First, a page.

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Brief Bioinform-2016-Revote-bib-bbw032


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Brief Bioinform-2016-Revote-bib-bbw032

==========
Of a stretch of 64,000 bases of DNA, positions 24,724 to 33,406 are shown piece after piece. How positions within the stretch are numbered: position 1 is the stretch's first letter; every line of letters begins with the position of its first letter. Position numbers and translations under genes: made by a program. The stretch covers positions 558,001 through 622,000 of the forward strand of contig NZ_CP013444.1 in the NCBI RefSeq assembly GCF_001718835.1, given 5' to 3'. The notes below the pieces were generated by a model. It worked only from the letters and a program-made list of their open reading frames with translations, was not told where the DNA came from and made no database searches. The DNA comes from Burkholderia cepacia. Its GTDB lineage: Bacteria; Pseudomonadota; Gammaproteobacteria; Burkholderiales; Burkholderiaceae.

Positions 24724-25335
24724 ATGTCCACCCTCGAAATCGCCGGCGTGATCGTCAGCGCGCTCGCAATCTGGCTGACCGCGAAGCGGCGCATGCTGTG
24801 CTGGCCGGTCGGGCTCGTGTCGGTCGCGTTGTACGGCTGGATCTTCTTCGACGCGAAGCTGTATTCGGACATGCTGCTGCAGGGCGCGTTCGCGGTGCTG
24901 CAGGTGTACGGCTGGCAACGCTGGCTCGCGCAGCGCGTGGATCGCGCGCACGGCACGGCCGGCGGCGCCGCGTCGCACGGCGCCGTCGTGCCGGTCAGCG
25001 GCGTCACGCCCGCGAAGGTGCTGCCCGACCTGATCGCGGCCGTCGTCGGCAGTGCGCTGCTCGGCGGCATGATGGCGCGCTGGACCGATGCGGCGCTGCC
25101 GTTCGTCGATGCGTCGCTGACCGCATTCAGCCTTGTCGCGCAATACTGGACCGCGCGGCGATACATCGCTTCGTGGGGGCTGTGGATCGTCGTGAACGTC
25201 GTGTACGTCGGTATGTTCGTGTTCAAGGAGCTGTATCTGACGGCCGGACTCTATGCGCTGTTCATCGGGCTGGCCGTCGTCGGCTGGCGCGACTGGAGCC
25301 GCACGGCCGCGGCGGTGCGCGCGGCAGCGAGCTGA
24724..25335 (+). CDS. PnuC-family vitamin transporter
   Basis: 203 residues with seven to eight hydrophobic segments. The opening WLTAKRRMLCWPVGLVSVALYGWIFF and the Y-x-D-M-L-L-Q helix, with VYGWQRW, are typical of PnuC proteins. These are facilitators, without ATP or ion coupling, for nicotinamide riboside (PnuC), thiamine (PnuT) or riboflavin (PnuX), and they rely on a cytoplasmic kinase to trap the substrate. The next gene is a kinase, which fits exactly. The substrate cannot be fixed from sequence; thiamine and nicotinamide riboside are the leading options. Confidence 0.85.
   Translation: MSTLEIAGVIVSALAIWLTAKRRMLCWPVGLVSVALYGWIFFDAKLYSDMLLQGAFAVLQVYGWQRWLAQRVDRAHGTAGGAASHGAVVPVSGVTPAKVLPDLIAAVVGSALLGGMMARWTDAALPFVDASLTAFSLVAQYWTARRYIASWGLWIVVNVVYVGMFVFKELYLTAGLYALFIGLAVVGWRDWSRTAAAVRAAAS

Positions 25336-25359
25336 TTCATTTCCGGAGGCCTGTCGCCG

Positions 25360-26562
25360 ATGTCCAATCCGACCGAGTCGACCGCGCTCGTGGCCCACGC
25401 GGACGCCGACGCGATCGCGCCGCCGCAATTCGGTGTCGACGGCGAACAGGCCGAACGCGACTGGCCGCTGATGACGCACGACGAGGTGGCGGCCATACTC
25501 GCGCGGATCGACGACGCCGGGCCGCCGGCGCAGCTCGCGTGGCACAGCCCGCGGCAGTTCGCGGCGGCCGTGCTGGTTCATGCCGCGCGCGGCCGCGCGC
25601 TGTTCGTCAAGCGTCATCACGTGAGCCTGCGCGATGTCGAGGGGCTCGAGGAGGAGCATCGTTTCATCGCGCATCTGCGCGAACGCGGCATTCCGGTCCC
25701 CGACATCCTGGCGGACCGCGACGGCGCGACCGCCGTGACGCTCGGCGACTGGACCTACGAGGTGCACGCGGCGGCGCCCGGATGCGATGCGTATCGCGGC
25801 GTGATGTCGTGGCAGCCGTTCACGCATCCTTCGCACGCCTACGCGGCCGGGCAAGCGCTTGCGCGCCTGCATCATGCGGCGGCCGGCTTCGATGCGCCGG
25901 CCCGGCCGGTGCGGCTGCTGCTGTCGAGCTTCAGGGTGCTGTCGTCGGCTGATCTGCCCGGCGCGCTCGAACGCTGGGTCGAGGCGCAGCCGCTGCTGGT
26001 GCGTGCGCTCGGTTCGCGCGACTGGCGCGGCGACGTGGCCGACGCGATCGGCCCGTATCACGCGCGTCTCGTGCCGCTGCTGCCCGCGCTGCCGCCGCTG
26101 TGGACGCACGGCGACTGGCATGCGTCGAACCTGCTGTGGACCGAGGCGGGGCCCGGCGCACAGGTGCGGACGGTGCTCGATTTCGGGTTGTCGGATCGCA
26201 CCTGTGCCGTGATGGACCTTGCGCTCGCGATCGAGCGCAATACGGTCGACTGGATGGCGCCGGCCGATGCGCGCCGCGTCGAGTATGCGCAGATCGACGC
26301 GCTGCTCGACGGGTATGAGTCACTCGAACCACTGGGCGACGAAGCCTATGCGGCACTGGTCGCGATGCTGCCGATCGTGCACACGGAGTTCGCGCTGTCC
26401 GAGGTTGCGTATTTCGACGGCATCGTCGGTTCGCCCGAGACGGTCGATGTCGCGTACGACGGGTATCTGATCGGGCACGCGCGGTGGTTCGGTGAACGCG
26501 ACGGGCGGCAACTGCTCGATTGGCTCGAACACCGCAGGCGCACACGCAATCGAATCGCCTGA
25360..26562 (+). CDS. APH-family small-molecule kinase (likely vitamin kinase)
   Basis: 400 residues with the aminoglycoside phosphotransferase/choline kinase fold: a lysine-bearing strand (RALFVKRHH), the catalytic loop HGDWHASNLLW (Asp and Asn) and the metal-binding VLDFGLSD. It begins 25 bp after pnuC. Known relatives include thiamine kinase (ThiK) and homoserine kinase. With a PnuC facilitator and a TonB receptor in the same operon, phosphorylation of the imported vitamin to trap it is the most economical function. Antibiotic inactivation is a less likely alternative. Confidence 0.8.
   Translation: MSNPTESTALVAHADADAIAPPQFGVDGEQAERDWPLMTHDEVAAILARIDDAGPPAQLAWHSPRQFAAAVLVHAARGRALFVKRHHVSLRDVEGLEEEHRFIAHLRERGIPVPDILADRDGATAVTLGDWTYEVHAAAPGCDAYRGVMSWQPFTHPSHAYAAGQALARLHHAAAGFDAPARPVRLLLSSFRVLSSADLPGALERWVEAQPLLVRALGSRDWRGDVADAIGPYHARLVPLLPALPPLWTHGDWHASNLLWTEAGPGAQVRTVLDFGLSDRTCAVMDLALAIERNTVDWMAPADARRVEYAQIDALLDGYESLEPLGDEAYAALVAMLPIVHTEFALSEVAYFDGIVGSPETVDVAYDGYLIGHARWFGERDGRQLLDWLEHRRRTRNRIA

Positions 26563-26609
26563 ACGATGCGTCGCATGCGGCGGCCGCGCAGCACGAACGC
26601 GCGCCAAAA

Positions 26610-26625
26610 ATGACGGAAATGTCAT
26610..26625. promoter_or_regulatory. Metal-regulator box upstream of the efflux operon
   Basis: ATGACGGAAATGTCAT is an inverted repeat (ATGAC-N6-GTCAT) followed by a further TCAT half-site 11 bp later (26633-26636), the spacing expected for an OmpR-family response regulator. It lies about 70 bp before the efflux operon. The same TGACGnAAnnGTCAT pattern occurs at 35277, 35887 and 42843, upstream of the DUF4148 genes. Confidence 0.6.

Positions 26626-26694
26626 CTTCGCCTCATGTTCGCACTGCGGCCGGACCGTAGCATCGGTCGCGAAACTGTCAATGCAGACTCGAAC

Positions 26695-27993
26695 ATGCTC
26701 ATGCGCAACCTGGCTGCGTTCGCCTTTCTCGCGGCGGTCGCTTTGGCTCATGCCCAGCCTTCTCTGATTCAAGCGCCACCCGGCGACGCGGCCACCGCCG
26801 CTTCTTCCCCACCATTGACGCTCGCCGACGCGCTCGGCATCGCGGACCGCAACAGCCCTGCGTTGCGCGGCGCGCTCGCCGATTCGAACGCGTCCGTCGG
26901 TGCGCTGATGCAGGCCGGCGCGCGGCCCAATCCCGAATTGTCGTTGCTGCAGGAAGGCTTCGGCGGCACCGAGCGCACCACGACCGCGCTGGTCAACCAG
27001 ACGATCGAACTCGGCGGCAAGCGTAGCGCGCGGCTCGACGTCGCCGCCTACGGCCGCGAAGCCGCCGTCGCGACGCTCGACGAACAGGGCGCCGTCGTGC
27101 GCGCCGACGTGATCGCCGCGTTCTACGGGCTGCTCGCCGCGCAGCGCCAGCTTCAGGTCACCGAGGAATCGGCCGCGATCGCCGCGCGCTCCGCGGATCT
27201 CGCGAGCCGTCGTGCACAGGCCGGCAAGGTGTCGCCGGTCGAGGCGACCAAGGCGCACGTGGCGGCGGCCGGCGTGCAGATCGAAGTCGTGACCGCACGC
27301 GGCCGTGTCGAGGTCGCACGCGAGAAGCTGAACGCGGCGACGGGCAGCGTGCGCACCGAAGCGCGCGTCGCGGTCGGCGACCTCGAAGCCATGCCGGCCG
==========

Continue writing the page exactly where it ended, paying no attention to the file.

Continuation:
1. 1. Development of a cloud-based Bioinformatics Training Platform Jerico Revote, Nathan S. Watson-Haigh, Steve Quenette, Blair Bethwaite, Annette McGrath and Catherine A. Shang Corresponding author. Catherine A. Shang, Bioplatforms Australia, Sydney, 2109, Australia. E-mail: Abstract The Bioinformatics Training Platform (BTP) has been developed to provide access to the computational infrastructure required to deliver sophisticated hands-on bioinformatics training courses. The BTP is a cloud-based solution that is in ac- tive use for delivering next-generation sequencing training to Australian researchers at geographically dispersed locations. The BTP was built to provide an easy, accessible, consistent and cost-effective approach to delivering workshops at host universities and organizations with a high demand for bioinformatics training but lacking the dedicated bioinformatics training suites required. To support broad uptake of the BTP, the platform has been made compatible with multiple cloud infrastructures. The BTP is an open-source and open-access resource. To date, 20 training workshops have been delivered to over 700 trainees at over 10 venues across Australia using the BTP. Key words: bioinformatics; training; next-generation sequencing; NGS; cloud; workshop Introduction The rapid advance and accessibility of genomic and other ‘omic’ technologies is driving a worldwide demand for bioinformatics training for life scientists. In Australia, to meet this challenge, we have established roadshow-style next-generation sequenc- ing (NGS) bioinformatics hands-on training workshops [1]. The courses are delivered and content maintained by a network of trainers. The major obstacle we initially encountered in deliver- ing bioinformatics training is a shortage of training facilities with the necessary computational specifications and software tools required already installed. In our experience, dedicated computer facilities for bioinformatics training are rare. Generally, courses are run on an ad hoc basis, using university computer laboratories during semester break periods where Jerico Revote is a software developer at the Monash eResearch Centre involved in research collaborations and R@CMon—the Research Cloud at Monash University. Nathan S.Watson-Haigh is a bioinformatician with expertise and interest in wheat genomics and transcriptomics, systems biology approaches, de novo genome assembly, next-generation sequencing data analysis, scientific computing infrastructure, cloud computing and workshop development and delivery. Steve Quenette is the deputy director of the Monash eResearch Centre and project sponsor of the NeCTAR Research Cloud node at Monash University, with expertise in research platforms and productivity, and a research interest in computational science. Blair Bethwaite is a Senior High Performance Computing (HPC) Consultant at the Monash Consultant at the Monash eResearch Centre, and he is the tech- nical architect and lead for R@CMon—the Research Cloud at Monash University and a node of the NeCTAR Research Cloud. He has interest in the scientific applications of high-throughput computing. Annette McGrath is the Bioinformatics Core Leader at the Commonwealth Scientific and Industrial Research Organisation. She leads a team of bioinforma- ticians involved in genomics research, bioinformatics infrastructure and tool development and provision and with a strong interest in training and development. Catherine A. Shang is a project manager at Bioplatforms Australia, managing Australian collaborative research consortiums. Catherine is actively involved in establishing bioinformatics communities and developing and delivering open-access bioinformatics training courses for the benefit of the Australian research community. Submitted: 12 November 2015; Received (in revised form): 25 February 2016 VC The Author 2016. Published by Oxford University Press. This is an Open Access article distributed under the terms of the Creative Commons Attribution License (, which permits unrestricted reuse, distribution, and reproduction in any medium, provided the original work is properly cited. 1 Briefings in Bioinformatics, 2016, 1–8 doi: 10.1093/bib/bbw032 Paper Briefings in Bioinformatics Advance Access published April 15, 2016 byguestonAugust1,2016